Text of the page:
“Regarding specifically Mr. Wilson — again a very respected lawyer within not just his profession but within the community of Saskatchewan — Mr. Wilson offered myself and other officials within the ministry advice and provided some research. But just for the record, I mean, he did not draft the legislation. That was drafted within Justice.”

But was the draft – or any draft for that matter – based in part on “advice” made by Wilson?

At the meeting Norris also noted that Wilson “offered advice and research on issues pertinent to Bills 5 and 6 as well as a number of other issues.”

What the “other issues” are Norris has not said.

Furthermore, Norris’ response seems to differ from what the StarPhoenix reported on Mar. 18, that Wilson was hired to provide advice to Norris. Nothing was said about to “other officials within the ministry” as well. How many people was Wilson in regular contact with and who were they?

On Apr. 30 Norris said: “[T]he Ministry of Advanced Education, Employment and Labour retained Mr. Wilson to provide research and advice on matters concerning, especially, labour legislation. That occurred…only after I was sworn in.”

Still unknown is what that research consisted of or what specific advice he gave.

On several occasions opposition members asked that Wilson appear before the committee as a witness to answer questions that Norris either couldn’t or wouldn’t.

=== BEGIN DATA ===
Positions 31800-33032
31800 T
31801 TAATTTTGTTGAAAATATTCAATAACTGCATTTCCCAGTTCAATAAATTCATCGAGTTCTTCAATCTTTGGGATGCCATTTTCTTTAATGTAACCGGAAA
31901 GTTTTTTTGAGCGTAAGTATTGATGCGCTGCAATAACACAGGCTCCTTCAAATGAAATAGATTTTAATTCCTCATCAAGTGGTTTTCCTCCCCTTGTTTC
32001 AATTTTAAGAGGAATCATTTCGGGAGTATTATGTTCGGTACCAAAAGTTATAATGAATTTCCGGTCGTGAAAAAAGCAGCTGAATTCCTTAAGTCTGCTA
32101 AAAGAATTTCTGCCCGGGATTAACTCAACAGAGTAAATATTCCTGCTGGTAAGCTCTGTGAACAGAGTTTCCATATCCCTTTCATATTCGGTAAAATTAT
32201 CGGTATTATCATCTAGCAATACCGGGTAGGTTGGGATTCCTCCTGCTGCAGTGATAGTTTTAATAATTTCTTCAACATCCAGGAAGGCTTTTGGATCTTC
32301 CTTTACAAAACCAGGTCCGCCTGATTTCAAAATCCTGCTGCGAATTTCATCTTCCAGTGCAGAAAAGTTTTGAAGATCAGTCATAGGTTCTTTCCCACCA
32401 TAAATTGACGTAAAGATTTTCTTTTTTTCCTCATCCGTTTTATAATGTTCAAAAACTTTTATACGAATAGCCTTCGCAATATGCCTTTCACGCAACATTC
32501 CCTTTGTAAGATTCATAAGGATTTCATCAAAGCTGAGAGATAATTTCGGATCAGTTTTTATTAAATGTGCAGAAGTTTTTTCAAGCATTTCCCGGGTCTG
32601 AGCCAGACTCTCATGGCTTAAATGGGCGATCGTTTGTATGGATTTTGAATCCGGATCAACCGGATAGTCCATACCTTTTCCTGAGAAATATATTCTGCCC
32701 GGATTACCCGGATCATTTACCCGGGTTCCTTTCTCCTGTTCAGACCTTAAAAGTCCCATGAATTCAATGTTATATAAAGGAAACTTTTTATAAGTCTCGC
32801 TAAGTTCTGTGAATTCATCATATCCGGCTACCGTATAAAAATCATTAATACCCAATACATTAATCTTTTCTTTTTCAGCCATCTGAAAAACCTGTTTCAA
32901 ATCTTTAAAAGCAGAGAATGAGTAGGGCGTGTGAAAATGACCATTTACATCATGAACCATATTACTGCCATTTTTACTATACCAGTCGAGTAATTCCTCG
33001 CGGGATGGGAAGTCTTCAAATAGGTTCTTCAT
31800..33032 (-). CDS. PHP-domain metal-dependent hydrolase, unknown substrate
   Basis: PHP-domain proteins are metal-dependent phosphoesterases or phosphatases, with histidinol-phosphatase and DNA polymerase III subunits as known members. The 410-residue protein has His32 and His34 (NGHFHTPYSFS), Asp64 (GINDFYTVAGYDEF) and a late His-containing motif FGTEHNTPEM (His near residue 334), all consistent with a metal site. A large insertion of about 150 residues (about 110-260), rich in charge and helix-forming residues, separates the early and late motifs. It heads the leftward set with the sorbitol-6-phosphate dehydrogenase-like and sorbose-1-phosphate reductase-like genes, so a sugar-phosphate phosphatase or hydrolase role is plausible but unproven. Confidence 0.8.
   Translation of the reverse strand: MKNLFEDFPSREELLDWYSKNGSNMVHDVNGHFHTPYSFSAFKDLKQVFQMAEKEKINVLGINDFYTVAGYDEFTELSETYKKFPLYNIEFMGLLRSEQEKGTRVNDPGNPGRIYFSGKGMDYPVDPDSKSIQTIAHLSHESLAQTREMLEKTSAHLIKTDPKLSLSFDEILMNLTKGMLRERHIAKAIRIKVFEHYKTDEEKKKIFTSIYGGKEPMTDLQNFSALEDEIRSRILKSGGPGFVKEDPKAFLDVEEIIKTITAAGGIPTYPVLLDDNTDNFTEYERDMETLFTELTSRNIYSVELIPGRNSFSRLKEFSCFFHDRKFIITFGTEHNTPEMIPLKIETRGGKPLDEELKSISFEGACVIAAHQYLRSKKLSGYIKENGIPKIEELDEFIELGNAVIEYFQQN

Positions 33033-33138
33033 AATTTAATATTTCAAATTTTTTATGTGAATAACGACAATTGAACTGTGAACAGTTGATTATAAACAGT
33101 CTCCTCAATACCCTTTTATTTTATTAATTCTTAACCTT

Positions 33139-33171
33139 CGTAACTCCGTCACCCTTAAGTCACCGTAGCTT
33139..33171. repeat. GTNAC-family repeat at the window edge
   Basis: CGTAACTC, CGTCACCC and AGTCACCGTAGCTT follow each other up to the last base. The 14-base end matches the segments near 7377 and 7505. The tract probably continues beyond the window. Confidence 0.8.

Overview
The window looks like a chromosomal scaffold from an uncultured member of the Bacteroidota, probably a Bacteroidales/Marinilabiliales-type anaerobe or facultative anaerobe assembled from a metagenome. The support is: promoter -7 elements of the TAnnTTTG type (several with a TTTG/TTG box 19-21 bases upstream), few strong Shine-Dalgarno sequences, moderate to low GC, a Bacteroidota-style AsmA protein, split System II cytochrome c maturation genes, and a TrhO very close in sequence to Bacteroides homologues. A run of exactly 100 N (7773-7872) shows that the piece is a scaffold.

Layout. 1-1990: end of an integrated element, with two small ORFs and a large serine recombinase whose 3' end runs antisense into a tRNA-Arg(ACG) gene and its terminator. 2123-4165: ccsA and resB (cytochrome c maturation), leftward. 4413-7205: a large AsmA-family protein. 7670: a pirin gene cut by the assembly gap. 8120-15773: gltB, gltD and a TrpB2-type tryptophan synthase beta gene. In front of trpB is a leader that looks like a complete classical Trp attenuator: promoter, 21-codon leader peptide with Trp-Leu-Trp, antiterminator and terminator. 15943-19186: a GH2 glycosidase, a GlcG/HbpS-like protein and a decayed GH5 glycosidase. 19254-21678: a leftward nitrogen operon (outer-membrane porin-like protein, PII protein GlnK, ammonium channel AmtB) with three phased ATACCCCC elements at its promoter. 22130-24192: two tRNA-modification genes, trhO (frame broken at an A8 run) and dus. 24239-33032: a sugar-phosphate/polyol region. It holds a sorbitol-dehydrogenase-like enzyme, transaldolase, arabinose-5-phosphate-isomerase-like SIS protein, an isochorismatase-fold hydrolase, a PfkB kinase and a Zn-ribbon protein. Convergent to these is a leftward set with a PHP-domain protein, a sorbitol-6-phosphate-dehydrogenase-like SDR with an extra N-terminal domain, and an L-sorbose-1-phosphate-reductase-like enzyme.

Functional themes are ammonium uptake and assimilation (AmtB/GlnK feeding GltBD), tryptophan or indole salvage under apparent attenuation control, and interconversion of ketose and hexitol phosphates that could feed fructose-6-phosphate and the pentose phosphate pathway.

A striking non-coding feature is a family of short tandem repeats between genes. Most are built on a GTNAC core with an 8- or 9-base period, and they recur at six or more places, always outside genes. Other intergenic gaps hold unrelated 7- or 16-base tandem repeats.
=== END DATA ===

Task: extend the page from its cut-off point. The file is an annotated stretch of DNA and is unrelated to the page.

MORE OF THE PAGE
Norris appeared to want no part of this and on Apr. 30 said “Mr. Wilson began his work with the ministry only after I was sworn in, so he would have little to offer as far as the question.”

As best can be determined Wilson did not appear before the committee and the ministry has provided no further details or updates on his employment with the government.

One of the more ridiculous claims put forward by Norris at the Apr. 30 meeting was that by introducing essential services legislation his party was simply following its mandate.

“Page 20 of our campaign document that we campaigned on said that we would ensure essential services,” said Norris.

What the Saskatchewan Party 2007 election platform actually states is that: “A Saskatchewan Party government will establish a fair and balanced labour environment in Saskatchewan that respects the rights of workers and employers by…Protecting public safety by working together with the province’s public sector unions to ensure essential services are in place in the event of a strike or labour action.”

There was absolutely no mention that the heavy hand of legislation would be the tool used to achieve that end.

On Oct. 26, 2007, during the election campaign leader Brad Wall promised that a Saskatchewan Party government would “reach out” to labour. [Wall claims momentum with Sask. Party (StarPhoenix, Oct. 27, 2007) ]

What happened following the election, however, was a different story. Within days of being sworn in the Saskatchewan Party government announced sweeping changes to labour legislation. No prior public consultation had taken place. [New labour laws called 'worst' in the country (Leader-Post, Dec. 20, 2007) ]

With the denial of access to records concerning lawyer Kevin Wilson, it seems clear that the Wall government has no intention of providing the public with any meaningful information on the subject. It would rather hide behind The Freedom of Information and Protection to Privacy Act to keep it secret.


At 4:10 PM, Blogger the regina mom said...

Wow! Norris is a bit of a liar, eh?

At 8:15 PM, Blogger Francis Walsingham said...

If Regina Mom thinks something, the opposite is true. She's a terrible person